Without the proper protections, drones can be dangerous. The same drones that deliver food and water can also deliver bombs and poison. We may very well have drones watching the workers who watch the drones, and even that may not be enough.
Even though drones will be eliminating huge numbers of jobs, they will be creating tons of new opportunities for professions that haven’t been invented yet.
That said, here are a few of the jobs that drones will help disappear.
16. Courier service
17. Food delivery
18. Pizza delivery
19. Postal delivery
20. Crop monitors/consultants
21. Spraying services
24. Varmint exterminators
25. Land and field surveyors
26. Environmental engineers
28. Emergency response teams
29. Search and rescue teams
31. Mobile news trucks
32. Construction site monitors
33. Building inspectors
34. Security guards
35. Parole officers
Cause of Destruction: 3D Printers
3D printing, often described to as additive manufacturing, is a process for making three dimensional parts and objects from a digital model. 3D printing uses “additive processes,” to create an object by adding layer upon layer of material until it’s complete.
Manufacturing in the past relied on subtractive processes where blocks of metal, wood, or other material has material removed with drills, laser cutters, and other machines until the final part was complete. This involved skilled machine operators and material handlers.
3D printing reduces the need for skilled operators as well as the need for expensive machines. As a result, parts can be manufactured locally for less money than even the cheapest labor in foreign manufacturing plants.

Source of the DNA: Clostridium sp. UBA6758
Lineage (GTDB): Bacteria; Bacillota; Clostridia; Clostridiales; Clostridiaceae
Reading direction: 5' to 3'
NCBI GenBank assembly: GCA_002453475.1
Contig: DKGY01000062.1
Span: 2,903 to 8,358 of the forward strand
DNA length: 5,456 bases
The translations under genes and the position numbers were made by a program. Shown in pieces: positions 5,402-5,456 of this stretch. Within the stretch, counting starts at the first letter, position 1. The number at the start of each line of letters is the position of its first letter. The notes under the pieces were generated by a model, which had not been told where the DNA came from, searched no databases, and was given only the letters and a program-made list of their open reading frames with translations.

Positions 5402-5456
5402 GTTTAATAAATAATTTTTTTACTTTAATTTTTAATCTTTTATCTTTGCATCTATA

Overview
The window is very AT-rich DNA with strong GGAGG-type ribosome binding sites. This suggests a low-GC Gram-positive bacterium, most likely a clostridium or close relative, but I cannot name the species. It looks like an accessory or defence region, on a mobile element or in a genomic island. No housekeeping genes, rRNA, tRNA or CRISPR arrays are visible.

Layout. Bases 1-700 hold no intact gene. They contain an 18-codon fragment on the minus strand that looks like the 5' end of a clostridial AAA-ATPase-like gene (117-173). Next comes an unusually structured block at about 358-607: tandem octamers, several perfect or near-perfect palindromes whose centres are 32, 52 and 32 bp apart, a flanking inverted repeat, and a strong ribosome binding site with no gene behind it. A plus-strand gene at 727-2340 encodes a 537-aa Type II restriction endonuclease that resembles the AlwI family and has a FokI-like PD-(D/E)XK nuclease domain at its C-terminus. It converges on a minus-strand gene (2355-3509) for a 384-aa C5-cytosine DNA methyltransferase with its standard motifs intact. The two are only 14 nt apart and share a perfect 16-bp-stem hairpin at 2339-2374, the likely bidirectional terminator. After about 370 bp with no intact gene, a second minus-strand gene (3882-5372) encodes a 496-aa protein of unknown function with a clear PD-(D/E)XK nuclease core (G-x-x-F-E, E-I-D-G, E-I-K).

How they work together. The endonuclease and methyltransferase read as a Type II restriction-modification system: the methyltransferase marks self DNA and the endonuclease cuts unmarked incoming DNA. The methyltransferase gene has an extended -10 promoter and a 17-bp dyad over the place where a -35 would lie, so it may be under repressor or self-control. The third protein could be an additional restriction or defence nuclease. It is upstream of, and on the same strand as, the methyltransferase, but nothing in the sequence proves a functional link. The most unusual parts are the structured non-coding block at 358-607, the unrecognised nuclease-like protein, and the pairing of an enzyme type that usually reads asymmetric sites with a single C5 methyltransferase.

This technology is already being used in many fields: jewelry, footwear, industrial design, architecture, engineering and construction, automotive, aerospace, dental and medical industries, education, geographic information systems, civil engineering, and many others.
36. Plastic press operators
38. Shipping & receiving
39. Union representatives
40. Warehouse workers
Cause of Destruction: Contour Crafting
Contour Crafting is a form of 3D printing that uses robotic arms and nozzles to squeeze out layers of concrete or other materials, moving back and forth over a set path in order to fabricate large objects such as houses. It is a construction technology that has great potential for low-cost, customized buildings that are quicker to make, reducing energy and emissions along the way.
A few months ago the WinSun Decoration Design Engineering Company used contour crafting to “print” 10 houses in a single day using a massive printer that was 490 feet long, 33 feet wide, and 20 feet deep.
Last week, an Italian 3D printer company named WASP, demonstrated a giant, three-armed printer filled with mud and fiber to build extremely cheap houses in some of the most remote places on Earth.
This type of technology will have major implications on all construction, building, and home repair jobs.
42. Concrete workers
43. Home remodeling
44. City planners
45. Homeowner insurance agents
46. Real estate agents
Cause of Destruction: Big Data & Artificial Intelligence
It’s becoming an ever increasingly blurred line between big data and artificial intelligence.
A few months ago, Stephen Hawking opened the world’s eyes to the dangers of artificial intelligence (AI), warning that it has the potential of outsmarting humans in the financial markets.
More recently, Elon Musk made headlines when he said artificial intelligence could be “unleashing the demons,” and researchers from some of the top U.S. universities say he’s not wrong.
In spite of growing fears, AI will be entering our lives in many different ways ranging from smart devices, to automated decision-makers, to synthetic designers.